'Dept. of Speculation' by Jenny Offill is one of those books that you drift through in some quiet reverie. It leads you to random musings about your own experiences and feelings, and when you get to the end you simply wander back into your own life.
"I liked my apartment because all of the windows were at street level. In the summer, I could see people's shoes, and in the winter, snow. Once, as I lay in bed, a bright red sun appeared in the window. it bounced from side to side, then became a ball." (p.6)
It tells a vague story about a couple, from their initial romance to the breakdown of their marriage. Love is made up of the little snippets of life that you have shared, memories you have in common. The story is composed of snippets. It jumps, without apology from thought to thought, image to image. The whole is chopped up into physical snippets too, each thought getting a little paragraph to itself, some a line long, some covering half a page or so. It is a kind of literary jigsaw puzzle that you put together as you read.
"My plan was to never get married. I was going to be an art monster instead. Women almost never become art monsters because art monsters only concern themselves with art, never mundane things. Nabokov didn't even fold his own umbrella. Vera used to lick his stamps for him." (p.8)
The narrator has a philosopher friend who appears throughout, as confidante and advisor. The couple conceive and lose a baby. Then their daughter arrives, and takes over their lives. They are as overwhelmed by her as she is by them:
"The baby's eyes were dark, almost black, and when I nursed her in the middle of the night, she'd stare at me with a stunned, shipwrecked look as if my body were the island she'd washed up on." (p.23)
The daughter's infancy is raced through but our narrator continues to feel incompetent as a parent, unable to keep up with the organisational demands of kindergarten.
"There is a story about a prisoner at Alcatraz who spent his nights in solitary confinement dropping a button on the floor and then trying to find it again in the dark. Each night, in this manner, he passed the hours until dawn. I do not have button. In all other respects, my nights are the same." (p.43)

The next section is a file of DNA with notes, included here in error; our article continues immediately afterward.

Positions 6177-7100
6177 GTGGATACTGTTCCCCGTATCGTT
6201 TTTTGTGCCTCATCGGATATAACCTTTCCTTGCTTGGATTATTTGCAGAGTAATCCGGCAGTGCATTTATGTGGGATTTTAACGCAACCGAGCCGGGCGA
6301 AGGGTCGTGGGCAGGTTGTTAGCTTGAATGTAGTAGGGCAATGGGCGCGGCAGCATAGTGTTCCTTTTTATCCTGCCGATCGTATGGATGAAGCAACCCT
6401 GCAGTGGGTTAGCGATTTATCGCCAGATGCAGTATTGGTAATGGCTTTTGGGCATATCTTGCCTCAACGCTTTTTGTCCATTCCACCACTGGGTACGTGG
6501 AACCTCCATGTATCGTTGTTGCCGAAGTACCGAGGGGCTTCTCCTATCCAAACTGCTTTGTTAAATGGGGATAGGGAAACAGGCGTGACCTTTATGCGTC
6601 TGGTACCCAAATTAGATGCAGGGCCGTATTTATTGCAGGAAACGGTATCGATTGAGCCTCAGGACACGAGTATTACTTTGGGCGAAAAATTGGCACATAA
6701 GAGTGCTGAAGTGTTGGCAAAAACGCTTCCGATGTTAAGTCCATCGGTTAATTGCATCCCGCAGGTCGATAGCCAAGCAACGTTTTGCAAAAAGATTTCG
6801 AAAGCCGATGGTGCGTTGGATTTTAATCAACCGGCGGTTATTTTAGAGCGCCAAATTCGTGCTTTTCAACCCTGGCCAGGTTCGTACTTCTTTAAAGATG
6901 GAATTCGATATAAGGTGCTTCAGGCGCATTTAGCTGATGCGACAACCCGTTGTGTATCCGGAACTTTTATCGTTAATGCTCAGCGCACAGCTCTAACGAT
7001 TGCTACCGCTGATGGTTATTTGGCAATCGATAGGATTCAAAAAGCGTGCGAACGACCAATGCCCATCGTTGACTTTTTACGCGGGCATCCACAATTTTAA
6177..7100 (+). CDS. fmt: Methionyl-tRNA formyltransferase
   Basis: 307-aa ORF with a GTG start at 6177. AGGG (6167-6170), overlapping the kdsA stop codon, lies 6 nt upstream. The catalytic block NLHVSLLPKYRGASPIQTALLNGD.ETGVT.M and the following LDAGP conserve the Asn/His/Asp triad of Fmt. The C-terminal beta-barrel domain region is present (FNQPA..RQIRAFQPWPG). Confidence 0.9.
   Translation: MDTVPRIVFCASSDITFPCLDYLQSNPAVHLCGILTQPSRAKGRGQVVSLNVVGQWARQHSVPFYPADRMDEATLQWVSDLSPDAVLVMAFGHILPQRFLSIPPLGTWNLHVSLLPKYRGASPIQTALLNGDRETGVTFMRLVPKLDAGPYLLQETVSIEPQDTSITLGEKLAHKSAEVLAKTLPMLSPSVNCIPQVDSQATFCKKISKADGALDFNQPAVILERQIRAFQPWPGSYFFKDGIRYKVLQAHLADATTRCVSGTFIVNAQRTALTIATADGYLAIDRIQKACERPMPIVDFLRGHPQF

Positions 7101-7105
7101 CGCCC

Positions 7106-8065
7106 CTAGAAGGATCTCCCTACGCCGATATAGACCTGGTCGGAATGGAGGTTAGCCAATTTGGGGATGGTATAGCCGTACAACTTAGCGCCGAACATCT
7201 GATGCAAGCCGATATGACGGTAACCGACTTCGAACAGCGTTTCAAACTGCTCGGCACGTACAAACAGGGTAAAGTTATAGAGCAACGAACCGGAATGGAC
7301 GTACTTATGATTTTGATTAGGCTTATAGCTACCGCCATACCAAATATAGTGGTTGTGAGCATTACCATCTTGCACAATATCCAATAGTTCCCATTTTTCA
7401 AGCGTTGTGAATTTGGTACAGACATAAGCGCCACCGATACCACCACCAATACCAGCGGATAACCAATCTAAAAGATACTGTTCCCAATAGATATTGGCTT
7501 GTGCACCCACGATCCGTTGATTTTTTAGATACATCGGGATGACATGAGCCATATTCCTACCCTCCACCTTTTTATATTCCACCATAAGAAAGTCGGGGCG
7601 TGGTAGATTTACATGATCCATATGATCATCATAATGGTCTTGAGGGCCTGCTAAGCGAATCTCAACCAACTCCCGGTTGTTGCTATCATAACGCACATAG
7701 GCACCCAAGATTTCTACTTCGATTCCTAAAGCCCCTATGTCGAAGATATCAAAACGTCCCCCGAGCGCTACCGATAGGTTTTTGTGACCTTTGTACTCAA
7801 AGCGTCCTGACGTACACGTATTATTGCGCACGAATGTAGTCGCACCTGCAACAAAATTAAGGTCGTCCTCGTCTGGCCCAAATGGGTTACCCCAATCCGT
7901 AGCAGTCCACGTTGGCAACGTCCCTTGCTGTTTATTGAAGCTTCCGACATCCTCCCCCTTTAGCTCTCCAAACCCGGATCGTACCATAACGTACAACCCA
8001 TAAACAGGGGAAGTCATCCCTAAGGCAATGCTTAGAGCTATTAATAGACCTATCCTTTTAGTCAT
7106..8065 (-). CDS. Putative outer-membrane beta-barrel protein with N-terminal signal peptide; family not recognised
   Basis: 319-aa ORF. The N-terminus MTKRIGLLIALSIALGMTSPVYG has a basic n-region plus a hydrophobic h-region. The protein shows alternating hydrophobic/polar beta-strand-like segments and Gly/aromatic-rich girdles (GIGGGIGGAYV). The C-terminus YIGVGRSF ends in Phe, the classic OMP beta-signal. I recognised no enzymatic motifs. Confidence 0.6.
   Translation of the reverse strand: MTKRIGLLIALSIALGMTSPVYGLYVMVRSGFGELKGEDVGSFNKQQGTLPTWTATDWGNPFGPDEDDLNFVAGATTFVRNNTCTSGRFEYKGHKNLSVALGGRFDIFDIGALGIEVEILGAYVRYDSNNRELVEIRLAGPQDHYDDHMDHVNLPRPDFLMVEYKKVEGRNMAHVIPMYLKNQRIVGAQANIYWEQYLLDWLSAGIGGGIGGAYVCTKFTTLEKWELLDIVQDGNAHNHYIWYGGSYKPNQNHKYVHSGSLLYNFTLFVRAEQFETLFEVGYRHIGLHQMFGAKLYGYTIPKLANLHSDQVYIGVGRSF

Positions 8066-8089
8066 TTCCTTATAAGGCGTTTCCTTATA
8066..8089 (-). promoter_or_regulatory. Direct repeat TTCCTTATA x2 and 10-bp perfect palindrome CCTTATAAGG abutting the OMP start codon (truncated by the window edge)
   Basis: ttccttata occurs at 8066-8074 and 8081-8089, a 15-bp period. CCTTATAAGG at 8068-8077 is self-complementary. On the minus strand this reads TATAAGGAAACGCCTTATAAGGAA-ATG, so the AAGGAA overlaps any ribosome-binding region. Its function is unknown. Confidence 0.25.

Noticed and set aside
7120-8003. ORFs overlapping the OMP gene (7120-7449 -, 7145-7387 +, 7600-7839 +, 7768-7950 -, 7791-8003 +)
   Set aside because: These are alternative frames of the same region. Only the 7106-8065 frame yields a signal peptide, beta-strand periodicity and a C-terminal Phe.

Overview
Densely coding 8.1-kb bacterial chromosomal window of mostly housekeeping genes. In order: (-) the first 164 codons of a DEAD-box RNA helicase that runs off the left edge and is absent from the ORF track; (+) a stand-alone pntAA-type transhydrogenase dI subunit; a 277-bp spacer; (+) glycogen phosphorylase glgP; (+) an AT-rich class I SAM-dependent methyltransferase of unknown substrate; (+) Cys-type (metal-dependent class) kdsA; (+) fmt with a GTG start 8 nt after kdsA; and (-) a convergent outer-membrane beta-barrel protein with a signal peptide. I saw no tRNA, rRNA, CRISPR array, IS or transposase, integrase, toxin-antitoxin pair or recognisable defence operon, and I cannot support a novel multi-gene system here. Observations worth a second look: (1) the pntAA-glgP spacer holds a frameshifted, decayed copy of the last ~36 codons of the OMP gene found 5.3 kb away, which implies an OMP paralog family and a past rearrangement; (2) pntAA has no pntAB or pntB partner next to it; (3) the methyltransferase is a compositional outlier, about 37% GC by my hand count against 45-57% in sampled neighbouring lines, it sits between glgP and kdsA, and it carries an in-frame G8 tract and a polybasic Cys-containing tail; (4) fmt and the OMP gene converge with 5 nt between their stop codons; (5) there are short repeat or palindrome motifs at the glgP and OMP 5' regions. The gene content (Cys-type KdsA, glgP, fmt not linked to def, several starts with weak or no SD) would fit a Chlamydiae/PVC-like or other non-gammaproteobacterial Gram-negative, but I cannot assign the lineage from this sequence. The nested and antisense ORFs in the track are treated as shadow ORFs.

Intense tiny moments are what create the bond between them:
"Hard to believe I used to think love was such a fragile business. Once when he was still young, i saw a bit of his scalp showing through his hair and I was afraid. But it was just a cowlick. Now sometimes it shows through for real, but I feel only tenderness." (p.79)
Abruptly, without warning, in the middle of the book, and I had not registered it until the second reading, the book changes from first to third person.
"The wife goes to yoga now. Just to shut everyone up. She goes to it in a neighbourhood where she does not live and has never lived. She takes the class meant for old and sick people but can still hardly do any of it. Sometimes she just stands and looks out of the window where the people whose lives are intact enough not to take yoga live."
After this they have a lot of "vicious whisper-fights", out of hearing of their daughter. The wife has an ex-boyfriend who reappears and tries to insinuate himself. We follow her thoughts as she try to work out what to do next, and what she wants.
"The wife has never not wanted to be married to him. This sounds false but it is true.
She wanted to sleep with other people, of course. One or two in particular. But the truth is she has good impulse control. That is why she isn't dead. Also why she became a writer instead of a heroin addict. She thinks before she acts. Or more properly, she thinks instead of acts. A character flaw, not a virtue." (p.140)
Eventually they move away, to the sister's house in the country, get a dog.
"Sometimes the husband says he is going to look for kindling. But later the wife sees him chain-smoking at the edge of the far field.
Sometimes she still thinks about the ex-boyfriend, but she does not hunt for him in the ether." (p.168)
On the final page the story returns to first person.